Lake Rotorua Groundwater Boundary

Lake Rotorua Groundwater Boundary

Meeting notes from 11 December 2014

These notes are based on a meeting held in Ngongotaha Hall, 11 December 2014. About 25 landowners from 13 properties within the additional groundwater area attended, plus other farmers, Bay of Plenty Regional Council staff and scientists from GNS (Geological and Nuclear Sciences) and NIWA. A basic agenda and invitation was pre-circulated with links to groundwater maps and a recent report by GNS.

The meeting took place because Bay of Plenty Regional Council (BOPRC) is developing new rules to reduce nitrogen loss to Lake Rotorua to protect water quality. The current “Rule 11” is limited to the surface runoff catchment within BOPRC’s jurisdiction. Most nitrogen is transported to the lake by groundwater and the groundwater catchment is partially outside of the surface water catchment boundary.  Council intends that new nitrogen rules target the entire groundwater catchment. The new rules are scheduled to be notified in May 2015.

Landowners from the additional groundwater area were invited to meet with the scientists who helped define the groundwater boundary. Landowner contact details were obtained from Bay of Plenty Regional Council’s rating database and sent out by the Lake Rotorua Primary Producers Collective.

Presentations at the meeting were given by:

  • Paul White – Senior Groundwater Scientist, GNS
  • Kit Rutherford – Principal Scientist Catchment Processes, NIWA
  • Rob Donald – Science Manager, Bay of Plenty Regional Council
  • Sarah Omundsen – Water Policy Programme Manager, Bay of Plenty Regional Council.

Landowner concerns and questions (as recorded at 11 December meeting)

  1. We don’t know what will happen on the Waikato portion of the groundwater catchment and that makes farm investment decisions more difficult.
  2. How will the level of science uncertainty around the Ohau channel outflow and the related additional groundwater area be reflected in nitrogen rules?
  3. What will be the basis for allocating nitrogen in the additional groundwater area given there is no Rule 11 reference point? [Meeting postscript: BOPRC will discuss some options with the Stakeholder Advisory Group in early 2015].
  4. More clarity is needed on what Waikato Regional Council will do about regulating nitrogen in its part of the groundwater catchment. This depends on Waikato Regional Council’s policy and catchment priorities across their whole region. Any such regulations need to go through formal RMA processes, including consultation, and are likely to be several years away. Federated Farmers will help keep the affected farmers informed.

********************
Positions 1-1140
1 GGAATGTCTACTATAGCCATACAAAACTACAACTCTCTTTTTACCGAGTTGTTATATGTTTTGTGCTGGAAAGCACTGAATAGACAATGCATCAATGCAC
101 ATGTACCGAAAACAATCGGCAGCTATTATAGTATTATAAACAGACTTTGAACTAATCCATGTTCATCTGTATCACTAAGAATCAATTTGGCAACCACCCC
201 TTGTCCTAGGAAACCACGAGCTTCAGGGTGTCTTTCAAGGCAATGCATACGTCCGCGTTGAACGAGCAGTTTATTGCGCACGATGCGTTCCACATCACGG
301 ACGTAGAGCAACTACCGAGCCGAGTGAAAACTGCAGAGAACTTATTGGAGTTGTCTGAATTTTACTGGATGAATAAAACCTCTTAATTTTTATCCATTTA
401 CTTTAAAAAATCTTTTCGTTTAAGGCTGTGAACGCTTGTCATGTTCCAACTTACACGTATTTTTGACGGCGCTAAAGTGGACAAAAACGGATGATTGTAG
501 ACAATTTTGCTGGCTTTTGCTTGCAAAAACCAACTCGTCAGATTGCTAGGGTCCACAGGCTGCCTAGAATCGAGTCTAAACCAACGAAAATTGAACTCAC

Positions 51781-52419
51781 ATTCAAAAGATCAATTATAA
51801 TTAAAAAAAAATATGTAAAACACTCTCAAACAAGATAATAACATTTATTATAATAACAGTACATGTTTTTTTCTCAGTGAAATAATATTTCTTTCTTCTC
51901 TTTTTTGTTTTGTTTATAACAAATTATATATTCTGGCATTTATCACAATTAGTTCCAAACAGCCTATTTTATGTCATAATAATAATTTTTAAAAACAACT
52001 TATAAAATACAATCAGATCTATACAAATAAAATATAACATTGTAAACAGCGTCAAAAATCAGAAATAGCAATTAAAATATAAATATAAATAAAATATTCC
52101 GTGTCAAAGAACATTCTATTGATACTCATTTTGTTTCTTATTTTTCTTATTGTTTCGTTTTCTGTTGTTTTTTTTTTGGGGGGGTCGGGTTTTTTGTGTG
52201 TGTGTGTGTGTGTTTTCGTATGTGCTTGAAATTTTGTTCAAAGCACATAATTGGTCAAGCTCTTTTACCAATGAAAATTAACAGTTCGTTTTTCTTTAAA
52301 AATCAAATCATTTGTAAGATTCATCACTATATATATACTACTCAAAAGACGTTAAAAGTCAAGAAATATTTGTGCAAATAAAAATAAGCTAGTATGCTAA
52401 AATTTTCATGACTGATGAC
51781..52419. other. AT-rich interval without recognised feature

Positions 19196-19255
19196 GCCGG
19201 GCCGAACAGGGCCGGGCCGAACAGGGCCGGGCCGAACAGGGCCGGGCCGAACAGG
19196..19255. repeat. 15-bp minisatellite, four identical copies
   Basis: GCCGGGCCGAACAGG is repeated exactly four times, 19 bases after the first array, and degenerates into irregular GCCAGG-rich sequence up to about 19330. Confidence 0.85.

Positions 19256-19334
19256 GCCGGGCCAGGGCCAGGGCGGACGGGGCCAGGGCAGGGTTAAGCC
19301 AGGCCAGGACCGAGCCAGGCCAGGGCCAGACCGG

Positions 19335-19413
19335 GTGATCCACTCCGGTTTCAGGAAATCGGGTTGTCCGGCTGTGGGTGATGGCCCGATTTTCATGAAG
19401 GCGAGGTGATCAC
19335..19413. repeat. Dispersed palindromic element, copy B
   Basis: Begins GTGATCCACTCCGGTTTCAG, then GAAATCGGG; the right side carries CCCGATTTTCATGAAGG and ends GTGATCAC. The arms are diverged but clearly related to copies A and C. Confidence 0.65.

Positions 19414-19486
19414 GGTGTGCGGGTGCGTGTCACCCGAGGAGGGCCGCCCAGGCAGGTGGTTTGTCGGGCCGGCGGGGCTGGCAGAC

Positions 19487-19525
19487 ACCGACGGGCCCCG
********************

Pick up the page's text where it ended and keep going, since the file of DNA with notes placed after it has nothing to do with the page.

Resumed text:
5. What is the total additional nitrogen coming from the additional groundwater area, and how long does it take to get to the lake?
  6. Runoff on Mamaku podzol soils is greater than indicated by the Kaharoa lysimeter site which is on a more permeable pumice soil.
  7. Mamaku locals often observe surface storm runoff which drains towards Waikato and therefore their contribution to groundwater flowing to Lake Rotorua may be less than assumed by BOPRWhat is the impact of dry years on groundwater drainage?
  8. How does the spread and intensity of storm events affect runoff and groundwater drainage?
  9. What is the impact of dry years on groundwater drainage?
  10. Some farmers do not agree that the nitrogen focus is justified given the alum dosing has improved the lake by controlling phosphorus.
  11. Could monitoring of local bores improve groundwater understanding?
  12. Is it possible that there are other non-Mamaku groundwater sources for the Hamurana and Awahou springs, and is there any documentation on that?
  13. Additional effort is needed to engage with the newly impacted landowners who are only now hearing about the likely nitrogen loss limits. The next meeting should also explain the draft rules, including how Nitrogen Discharge Allowances will be calculated given there are no 2001-2004 benchmarks for the additional groundwater area.

Some catchment facts and figures

The catchment areas involved (excluding the lake surface area of 8068 ha) are:

Lake Rotorua catchment descriptionArea, hectares
Groundwater (GNS 2014)45,721
Surface runoff (total)42,258
Surface runoff Rule 11 (within BOP region only)40,758
Groundwater additional to surface3,463
Groundwater additional to Rule 114,963
Groundwater additional to surface in BOP region2,406
Surface runoff in Waikato region1,500
Groundwater in Waikato region (includes surface)2,557

Nearly all of the additional 3,463 ha of groundwater catchment is near Mamaku area and is divided between BOPRC and Waikato RC jurisdictions. There are also two Waikato areas to the south-west and south-east of Rotorua which are surface and groundwater catchment. These areas are shown in the map below.